Ulf Lessing, Bureau Chief of Reuter’s writes an important book about the happenings in Libya after Gaddafi was overthrown. My main takeaways;
1. Libya was stitched together as a nation by the Alled powers after they defeated Italy in WW II, merging three autonomous regions of eastern Cyrenaica, Tripolitania in the west and the sparsely populated Fezzan region in the South. These regions had limited contact with each other. As a result, tribal and family connections continued to have primacy, inhibiting the development of a national identity. King Idris al Sanoussi, who had led a movement against the Italians, was tasked by thr British and the French to rule the present day Libya when the country became independent in 1951. The 1951 constitution established a federal system headed by King Idris wherein power was shared between the provinces and the states with the provinces being powerful enough to obstruct federal initiatives. King Idris was a reluctant ruler, and had a consensual style. So family and tribal connections continued to be more important than a larger national Libyan identity. He was overthrown in a coup by Col Gaddafi on 1 Sept 1969, who then ruled Libya with an iron hand for the next 42 years till 2011, when a popular uprising overthrew him. His Gaddafism ( if I may call it as such) was a curious mix of socialism, Islam and pan- Arabism. (You need to read his Green Book, to understand Gaddafi’s muddled ideology – a book I had but was conveniently stolen by one of my friends 😒)
2. The world seemed to be taken aback at the speed with which the Gaddafi govt was overthrown. We get a glimpse of why this happened in the book. First, Weak Army: Gaddafi kept the national army purposely weak, so that they could not undertake a coup against him. Instead, he created a police state with myriad security agencies to keep a track on each other. Instead of the army, brigades from his tribe Gadhadfa and other tribes considered loyal to him like Warfalla and Magaraha were strengthened. So when majority of other tribes revolted, his weak army and limited loyal tribal brigades could not protect him.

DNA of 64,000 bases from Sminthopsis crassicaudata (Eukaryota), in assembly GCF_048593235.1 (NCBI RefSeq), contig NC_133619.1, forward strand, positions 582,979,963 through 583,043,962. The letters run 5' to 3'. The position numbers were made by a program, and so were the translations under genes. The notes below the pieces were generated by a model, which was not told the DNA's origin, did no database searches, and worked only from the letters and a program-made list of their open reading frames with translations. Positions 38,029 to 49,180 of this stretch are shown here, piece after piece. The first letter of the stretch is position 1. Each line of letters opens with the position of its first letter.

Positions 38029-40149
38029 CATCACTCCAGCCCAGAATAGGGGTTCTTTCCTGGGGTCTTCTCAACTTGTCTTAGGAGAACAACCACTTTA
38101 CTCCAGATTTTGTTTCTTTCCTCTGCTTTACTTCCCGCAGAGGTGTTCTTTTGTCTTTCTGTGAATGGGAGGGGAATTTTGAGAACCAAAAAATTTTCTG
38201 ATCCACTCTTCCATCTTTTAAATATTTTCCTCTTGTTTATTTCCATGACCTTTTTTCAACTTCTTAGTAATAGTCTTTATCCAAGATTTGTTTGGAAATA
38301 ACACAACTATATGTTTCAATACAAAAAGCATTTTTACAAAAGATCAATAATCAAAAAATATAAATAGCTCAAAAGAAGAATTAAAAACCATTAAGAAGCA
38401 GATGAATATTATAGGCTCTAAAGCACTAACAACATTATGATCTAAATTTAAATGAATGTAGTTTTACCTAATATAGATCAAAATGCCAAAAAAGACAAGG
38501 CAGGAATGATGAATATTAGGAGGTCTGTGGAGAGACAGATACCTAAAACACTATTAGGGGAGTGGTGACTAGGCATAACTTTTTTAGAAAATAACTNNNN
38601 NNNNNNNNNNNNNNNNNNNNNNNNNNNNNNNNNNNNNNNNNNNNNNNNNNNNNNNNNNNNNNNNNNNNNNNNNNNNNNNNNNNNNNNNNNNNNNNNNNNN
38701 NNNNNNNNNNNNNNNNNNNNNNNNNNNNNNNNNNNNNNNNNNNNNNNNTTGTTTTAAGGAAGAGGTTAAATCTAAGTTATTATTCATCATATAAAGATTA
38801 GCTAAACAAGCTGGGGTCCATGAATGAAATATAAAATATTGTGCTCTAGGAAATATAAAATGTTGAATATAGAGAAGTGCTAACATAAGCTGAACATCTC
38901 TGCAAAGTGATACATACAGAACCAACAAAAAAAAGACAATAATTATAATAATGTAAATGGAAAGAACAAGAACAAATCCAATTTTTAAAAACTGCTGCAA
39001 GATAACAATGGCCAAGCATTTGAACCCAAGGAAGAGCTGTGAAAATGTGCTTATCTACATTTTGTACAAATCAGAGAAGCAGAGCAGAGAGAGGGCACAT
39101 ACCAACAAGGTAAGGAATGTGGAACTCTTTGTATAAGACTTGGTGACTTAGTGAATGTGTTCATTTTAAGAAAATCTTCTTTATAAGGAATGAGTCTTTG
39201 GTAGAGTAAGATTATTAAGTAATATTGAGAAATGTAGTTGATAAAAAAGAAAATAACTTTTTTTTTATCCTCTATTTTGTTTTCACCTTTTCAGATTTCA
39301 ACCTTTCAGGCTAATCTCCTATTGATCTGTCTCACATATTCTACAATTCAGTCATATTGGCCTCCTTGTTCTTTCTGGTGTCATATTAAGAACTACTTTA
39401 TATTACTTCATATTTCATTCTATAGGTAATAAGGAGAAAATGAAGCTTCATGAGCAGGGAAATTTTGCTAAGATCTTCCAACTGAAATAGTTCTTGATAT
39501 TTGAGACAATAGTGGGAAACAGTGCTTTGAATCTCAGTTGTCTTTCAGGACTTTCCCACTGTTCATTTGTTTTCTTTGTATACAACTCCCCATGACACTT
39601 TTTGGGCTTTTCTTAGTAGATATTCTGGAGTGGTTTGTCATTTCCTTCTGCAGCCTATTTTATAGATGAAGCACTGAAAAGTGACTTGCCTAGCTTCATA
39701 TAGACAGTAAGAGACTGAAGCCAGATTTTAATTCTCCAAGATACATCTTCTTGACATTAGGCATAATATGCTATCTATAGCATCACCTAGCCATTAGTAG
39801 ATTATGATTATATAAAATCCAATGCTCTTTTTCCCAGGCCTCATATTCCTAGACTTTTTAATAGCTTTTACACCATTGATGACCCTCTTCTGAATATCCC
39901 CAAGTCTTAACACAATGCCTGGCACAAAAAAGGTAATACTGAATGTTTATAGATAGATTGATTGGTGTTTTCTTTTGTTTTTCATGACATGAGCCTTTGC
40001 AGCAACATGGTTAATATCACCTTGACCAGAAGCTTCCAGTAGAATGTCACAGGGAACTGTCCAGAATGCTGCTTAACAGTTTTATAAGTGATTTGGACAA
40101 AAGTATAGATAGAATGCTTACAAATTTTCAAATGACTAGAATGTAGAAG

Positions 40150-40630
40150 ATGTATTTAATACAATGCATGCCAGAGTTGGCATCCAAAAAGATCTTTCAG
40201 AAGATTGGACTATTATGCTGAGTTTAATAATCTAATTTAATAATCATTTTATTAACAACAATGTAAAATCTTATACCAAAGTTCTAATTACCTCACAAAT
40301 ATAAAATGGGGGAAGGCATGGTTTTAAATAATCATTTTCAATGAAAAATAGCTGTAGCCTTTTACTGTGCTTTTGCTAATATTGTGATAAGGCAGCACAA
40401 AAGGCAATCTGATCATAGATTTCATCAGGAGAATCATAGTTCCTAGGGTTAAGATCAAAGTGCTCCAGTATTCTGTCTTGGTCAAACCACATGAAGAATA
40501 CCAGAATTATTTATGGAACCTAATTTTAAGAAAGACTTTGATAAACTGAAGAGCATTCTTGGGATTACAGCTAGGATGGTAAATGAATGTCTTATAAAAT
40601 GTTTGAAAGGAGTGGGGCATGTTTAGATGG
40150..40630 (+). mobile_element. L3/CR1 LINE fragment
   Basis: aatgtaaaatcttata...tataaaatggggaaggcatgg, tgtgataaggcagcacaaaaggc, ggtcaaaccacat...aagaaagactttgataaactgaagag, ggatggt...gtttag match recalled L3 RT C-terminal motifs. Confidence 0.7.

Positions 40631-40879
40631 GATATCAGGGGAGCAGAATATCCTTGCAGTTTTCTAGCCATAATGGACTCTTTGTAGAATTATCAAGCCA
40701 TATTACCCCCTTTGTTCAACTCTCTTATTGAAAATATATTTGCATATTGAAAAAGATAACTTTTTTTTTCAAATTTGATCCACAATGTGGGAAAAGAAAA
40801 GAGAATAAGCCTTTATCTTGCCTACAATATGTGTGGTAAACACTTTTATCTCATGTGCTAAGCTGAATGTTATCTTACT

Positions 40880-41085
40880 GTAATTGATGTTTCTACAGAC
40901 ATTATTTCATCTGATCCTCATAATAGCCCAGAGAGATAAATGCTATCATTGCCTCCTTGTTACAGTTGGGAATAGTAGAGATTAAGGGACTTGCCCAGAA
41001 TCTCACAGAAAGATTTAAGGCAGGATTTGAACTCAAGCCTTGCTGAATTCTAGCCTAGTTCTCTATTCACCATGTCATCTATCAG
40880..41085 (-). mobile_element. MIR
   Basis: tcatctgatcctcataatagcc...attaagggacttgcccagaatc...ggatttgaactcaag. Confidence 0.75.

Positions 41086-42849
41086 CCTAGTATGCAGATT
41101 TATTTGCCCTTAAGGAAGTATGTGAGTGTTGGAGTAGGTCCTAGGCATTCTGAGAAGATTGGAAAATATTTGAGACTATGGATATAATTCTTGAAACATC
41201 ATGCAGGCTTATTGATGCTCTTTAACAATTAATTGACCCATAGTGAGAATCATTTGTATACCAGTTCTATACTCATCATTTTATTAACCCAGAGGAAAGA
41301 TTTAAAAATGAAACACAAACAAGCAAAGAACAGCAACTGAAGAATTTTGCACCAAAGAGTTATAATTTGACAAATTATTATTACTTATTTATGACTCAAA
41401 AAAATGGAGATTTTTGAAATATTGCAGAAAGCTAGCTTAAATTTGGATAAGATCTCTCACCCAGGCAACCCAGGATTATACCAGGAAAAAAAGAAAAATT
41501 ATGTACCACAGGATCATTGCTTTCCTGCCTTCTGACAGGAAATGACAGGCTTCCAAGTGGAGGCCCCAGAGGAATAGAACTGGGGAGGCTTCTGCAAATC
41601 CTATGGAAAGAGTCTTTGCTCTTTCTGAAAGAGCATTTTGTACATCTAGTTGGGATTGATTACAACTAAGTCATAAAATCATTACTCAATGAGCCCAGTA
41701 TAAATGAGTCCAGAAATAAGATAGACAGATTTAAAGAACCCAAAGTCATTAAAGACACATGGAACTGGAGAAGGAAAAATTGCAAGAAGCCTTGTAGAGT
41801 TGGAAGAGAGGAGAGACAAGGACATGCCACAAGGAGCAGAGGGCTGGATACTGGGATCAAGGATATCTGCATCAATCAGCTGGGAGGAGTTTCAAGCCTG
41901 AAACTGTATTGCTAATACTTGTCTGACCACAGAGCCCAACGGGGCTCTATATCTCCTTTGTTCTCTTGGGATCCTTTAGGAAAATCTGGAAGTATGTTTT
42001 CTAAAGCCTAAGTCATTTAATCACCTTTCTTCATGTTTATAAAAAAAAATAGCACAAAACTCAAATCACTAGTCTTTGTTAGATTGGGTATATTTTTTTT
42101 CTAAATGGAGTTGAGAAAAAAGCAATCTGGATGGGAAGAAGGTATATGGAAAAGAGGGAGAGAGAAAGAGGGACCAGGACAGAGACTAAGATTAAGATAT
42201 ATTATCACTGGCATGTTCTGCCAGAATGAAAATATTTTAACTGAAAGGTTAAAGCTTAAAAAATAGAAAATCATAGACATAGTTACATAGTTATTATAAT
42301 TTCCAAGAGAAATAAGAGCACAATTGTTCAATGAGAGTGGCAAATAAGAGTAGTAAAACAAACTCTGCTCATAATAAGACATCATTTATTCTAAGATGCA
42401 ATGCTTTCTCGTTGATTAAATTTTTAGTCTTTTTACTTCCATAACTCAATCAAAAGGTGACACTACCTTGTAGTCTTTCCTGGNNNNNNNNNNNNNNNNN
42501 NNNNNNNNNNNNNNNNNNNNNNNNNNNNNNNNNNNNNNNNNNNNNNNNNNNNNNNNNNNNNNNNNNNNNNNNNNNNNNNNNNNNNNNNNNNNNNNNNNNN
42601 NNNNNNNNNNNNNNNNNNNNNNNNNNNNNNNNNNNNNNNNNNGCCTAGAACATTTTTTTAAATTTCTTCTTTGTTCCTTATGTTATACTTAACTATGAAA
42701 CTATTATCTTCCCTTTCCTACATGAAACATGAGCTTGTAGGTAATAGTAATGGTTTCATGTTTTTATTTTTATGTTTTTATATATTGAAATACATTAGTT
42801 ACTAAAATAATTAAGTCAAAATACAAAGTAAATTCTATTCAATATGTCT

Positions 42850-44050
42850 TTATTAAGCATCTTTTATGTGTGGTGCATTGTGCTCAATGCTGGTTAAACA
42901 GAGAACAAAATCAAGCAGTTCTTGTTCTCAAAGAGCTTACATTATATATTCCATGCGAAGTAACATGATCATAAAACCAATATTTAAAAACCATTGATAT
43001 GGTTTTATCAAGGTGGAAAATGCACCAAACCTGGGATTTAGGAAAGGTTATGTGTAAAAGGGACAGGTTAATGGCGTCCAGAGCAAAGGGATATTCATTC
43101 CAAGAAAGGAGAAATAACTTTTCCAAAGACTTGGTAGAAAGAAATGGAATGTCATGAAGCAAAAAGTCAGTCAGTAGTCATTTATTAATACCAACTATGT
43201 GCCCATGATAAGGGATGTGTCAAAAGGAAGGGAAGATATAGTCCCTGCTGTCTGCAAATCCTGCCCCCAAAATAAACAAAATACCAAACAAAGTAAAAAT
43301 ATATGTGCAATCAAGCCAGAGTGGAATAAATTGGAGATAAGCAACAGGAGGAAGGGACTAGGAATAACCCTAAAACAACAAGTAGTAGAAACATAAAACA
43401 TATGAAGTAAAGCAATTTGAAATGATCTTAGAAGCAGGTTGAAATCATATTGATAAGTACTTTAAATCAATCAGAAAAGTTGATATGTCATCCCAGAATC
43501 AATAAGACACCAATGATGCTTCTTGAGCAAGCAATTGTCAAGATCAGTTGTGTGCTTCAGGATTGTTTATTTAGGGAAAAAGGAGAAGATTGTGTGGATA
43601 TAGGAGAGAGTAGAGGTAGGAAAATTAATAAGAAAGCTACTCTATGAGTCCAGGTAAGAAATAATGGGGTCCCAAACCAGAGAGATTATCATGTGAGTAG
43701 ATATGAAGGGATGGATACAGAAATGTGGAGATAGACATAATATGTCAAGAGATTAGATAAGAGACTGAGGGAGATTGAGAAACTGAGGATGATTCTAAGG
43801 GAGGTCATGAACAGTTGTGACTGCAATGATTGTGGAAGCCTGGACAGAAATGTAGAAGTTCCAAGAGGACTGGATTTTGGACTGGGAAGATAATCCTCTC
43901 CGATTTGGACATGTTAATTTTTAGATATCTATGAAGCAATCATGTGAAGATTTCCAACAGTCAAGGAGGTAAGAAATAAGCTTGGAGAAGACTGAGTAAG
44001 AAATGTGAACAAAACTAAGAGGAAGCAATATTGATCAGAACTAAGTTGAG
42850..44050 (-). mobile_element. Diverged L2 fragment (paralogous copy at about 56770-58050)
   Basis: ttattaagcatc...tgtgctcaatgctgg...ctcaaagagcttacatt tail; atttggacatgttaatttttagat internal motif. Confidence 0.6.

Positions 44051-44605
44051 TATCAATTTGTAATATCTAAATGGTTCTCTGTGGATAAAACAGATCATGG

Second, his brand of Socialism: Any rational person knows that Socialism as a philosophy is a curse. Follow it and you are dead! Libya under Gaddafi was a state practising extreme socialism. All private enterprise was banned and to keep the population from revolting 75 percent of all Libyans were employed by the state. All the oil revenues went into funding the salaries of these employees, who basically did nothing productive with sectors like health. education and infrastructure completely neglected, fuelling anger amongst the people. The youth burdened with statism and lacking any opportunity of growth were the first to revolt.
Third, the curse of oil: Because oil money was used to fund Gaddafi’s socialism and all private enterprise was banned, Libya produced nothing and everything was imported from abroad. Oil exports ensured that Libyan currency commanded a higher value relative to the other currencies which made imports cheaper, thereby discouraging their local manufacture. All basic items consumed in the economy were imported and since private sector was declared as evil by Gaddafi, there was no domestic enterprise worth the name apart from Oil. The state had little surplus left after paying salaries to create industries even in the public sector. And even if they had been set up, they could never have competed with the cheap imports. (समाजवाद में तो ई तो होना ही है)
3. Post Gaddafi Libya has been reduced to an ungovernable chaos, the country having de-facto been divided into two states- with two separate administrations, one based in Tripoli and other in the East operating from Benghazi. While the Sherraj Govt based in Tripoli is recognised by the UN, it is Khalifa Haftar who rules in the east. All attempts at forming a national govt so far have failed. Different parts of the country are also under the effective control of militias.
4. The book also highlights the role international powers are playing in complicating and muddying the waters in Libya. While Turkey and Qatar supports the Sheeraj govt, which is considered more Islamist in its orientation, UAE, Arab states and Western powers support Khalifa Haftar. The militia driven civil war continues unabated in Libya with no end in sight soon.
A decent read, though at times tended to become repetitive. I give it a three and a half out of five.